The Emergency Management Group for Carteret County made the cautious call to kick its long-planned and heavily resourced emergency response strategy into overdrive for monster Hurricane Earl. That plan involved mandatory evacuation of the barrier island and the opening of shelters in a couple of schools. This required the closing of schools for all county students on Thursday and Friday.
As predicted by every computer model and forecaster, the eye of Hurricane Earl was influenced by a classic low pressure steering current from the west and a high in the ocean. As predicted, the eye stayed about 100 miles offshore of the Crystal Coast’s Emerald Isle area. Of course, a westward wobble–for which a low probability existed–could have proven disastrous for Carteret with this Cat 3 monster.
Our down east Carteret neighbors, in very flood-prone land, would have had a closer brush. In Morehead City, we did not see significant wind and rain until 8:00 pm Thursday. (We had a gust of about 48 miles per hour and almost an inch of rain.) And the last of Earl is still producing a gentle soaking rain at 5:30 am.
Also at 5:30 am, the mandatory evacuation orders have been lifted and tourists who did not run back home are now welcome to return to our barrier islands.
At this same early hour of the morning, the storm’s rotation is just about to clear western Carteret County…and will be long gone by 9:oo am. This will be followed quickly by clearing, brilliant sun, and oven-like temps in the upper 90’s. This will have a significant drying out effect. And we should still be able to play the big cross-county rivalry game between West and Croatan scheduled for 7:30 tonight. (Consult school websites for details as day progresses.)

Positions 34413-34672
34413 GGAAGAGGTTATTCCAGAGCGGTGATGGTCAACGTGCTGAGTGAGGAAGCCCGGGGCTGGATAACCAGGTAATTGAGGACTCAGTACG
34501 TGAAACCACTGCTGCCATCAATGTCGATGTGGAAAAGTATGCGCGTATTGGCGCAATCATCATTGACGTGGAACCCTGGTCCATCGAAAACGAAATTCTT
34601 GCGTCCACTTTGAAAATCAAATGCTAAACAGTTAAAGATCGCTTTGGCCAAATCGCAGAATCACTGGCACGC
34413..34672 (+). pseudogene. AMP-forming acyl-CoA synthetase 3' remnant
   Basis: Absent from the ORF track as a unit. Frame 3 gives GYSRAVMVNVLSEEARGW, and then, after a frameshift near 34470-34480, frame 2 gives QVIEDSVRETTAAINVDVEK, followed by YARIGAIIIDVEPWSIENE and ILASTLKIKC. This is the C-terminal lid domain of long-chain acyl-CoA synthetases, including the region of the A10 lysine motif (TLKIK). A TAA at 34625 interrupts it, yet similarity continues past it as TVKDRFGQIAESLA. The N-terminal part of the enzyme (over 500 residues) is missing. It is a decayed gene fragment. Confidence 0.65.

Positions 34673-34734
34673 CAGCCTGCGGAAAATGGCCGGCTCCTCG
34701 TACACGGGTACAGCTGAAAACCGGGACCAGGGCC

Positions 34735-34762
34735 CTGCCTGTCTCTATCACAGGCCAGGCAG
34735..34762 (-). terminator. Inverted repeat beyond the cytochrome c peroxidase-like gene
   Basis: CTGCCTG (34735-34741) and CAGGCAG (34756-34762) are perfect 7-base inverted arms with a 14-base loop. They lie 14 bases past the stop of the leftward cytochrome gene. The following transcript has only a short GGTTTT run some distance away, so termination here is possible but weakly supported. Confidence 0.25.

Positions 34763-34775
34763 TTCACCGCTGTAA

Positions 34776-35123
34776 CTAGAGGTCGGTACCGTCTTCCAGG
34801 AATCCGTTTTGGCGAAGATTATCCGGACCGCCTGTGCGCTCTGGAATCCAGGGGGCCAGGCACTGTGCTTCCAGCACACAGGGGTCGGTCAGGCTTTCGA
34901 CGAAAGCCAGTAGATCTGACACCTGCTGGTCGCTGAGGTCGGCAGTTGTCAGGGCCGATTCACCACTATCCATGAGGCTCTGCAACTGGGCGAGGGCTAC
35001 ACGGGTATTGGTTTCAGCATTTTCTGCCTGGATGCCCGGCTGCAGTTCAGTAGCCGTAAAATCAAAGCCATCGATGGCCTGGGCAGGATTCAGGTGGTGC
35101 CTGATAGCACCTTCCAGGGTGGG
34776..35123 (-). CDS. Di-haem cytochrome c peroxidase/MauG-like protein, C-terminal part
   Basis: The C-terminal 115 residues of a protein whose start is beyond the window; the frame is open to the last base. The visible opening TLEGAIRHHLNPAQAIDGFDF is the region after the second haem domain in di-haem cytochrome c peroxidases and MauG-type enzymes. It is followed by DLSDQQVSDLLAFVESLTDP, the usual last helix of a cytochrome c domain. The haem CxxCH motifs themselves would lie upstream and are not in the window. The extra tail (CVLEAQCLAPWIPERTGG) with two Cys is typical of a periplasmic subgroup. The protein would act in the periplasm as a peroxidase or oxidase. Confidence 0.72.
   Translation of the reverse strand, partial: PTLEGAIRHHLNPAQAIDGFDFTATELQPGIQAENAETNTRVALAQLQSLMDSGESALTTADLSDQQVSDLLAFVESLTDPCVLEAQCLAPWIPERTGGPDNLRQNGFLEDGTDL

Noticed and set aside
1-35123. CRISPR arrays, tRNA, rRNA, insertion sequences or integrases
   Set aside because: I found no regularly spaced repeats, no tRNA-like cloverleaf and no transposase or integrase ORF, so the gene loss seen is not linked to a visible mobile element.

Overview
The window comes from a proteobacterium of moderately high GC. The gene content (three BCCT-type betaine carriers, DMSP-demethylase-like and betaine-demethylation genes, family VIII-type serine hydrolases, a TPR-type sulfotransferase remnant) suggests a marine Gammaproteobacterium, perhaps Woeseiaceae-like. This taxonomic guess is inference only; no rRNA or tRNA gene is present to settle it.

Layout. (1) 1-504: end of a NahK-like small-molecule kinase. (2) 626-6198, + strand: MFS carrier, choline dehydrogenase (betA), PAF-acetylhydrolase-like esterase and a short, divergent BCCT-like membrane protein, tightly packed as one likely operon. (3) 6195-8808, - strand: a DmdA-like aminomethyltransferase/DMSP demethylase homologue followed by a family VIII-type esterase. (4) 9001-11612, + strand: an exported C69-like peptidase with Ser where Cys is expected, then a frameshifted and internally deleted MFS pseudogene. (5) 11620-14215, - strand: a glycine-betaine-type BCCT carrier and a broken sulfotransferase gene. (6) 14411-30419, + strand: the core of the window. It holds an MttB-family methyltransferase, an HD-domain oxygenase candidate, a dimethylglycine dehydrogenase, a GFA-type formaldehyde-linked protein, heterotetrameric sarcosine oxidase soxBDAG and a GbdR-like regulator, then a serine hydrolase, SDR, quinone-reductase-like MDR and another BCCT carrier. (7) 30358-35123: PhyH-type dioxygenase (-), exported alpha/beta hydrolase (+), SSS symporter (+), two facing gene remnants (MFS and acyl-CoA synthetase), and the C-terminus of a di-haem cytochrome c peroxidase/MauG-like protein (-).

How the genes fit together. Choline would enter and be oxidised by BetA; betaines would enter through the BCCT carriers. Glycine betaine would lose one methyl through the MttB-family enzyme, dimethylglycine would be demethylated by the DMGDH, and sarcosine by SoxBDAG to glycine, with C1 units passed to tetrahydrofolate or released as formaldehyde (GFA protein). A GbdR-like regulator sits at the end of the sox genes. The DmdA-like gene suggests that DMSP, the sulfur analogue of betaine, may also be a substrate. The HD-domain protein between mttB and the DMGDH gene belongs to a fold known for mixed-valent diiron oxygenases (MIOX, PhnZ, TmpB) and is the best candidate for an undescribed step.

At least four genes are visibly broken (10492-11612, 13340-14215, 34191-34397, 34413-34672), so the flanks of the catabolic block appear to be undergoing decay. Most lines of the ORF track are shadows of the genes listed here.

Soon daylight will arrive and actual reports of damage will be reported. I did not lose power here in Morehead. However, a total of 226 residences in Morehead City and New Bern reportedly did lose power.
Our Outer Banks neighbors in places like Ocracoke, Hatteras, and Kill Devil Hills did not suffer a direct hit but did bear the brunt of the storm…as predicted. As is traditional, significant flooding is being reported there.
So, all of our schools are closed for two days, which wrapped with the Labor Day weekend makes a five-day summer weekend for our students. Tuesday will be like the first day of school again for many of our students.
FYI–Here’s how our neighboring school systems and Emergency Management Groups handled their situations:
- Onslow: regular school day on Thursday with afternoon activities canceled; two-hour delay on Friday.
- Jones: 1:00 dismissal on Thursday; two-hour delay on Friday.
- Craven: 1:00 dismissal on Thursday; three-hour delay on Friday.
- Pamlico: 1:00 dismissal on Thursday; three-hour delay on Friday.
- Ocracoke schools: closed Wednesday, Thursday, and Friday.
- Hyde mainland schools: 1:00 dismissal on Thursday; closed on Friday.
- Dare: closed Thursday and Friday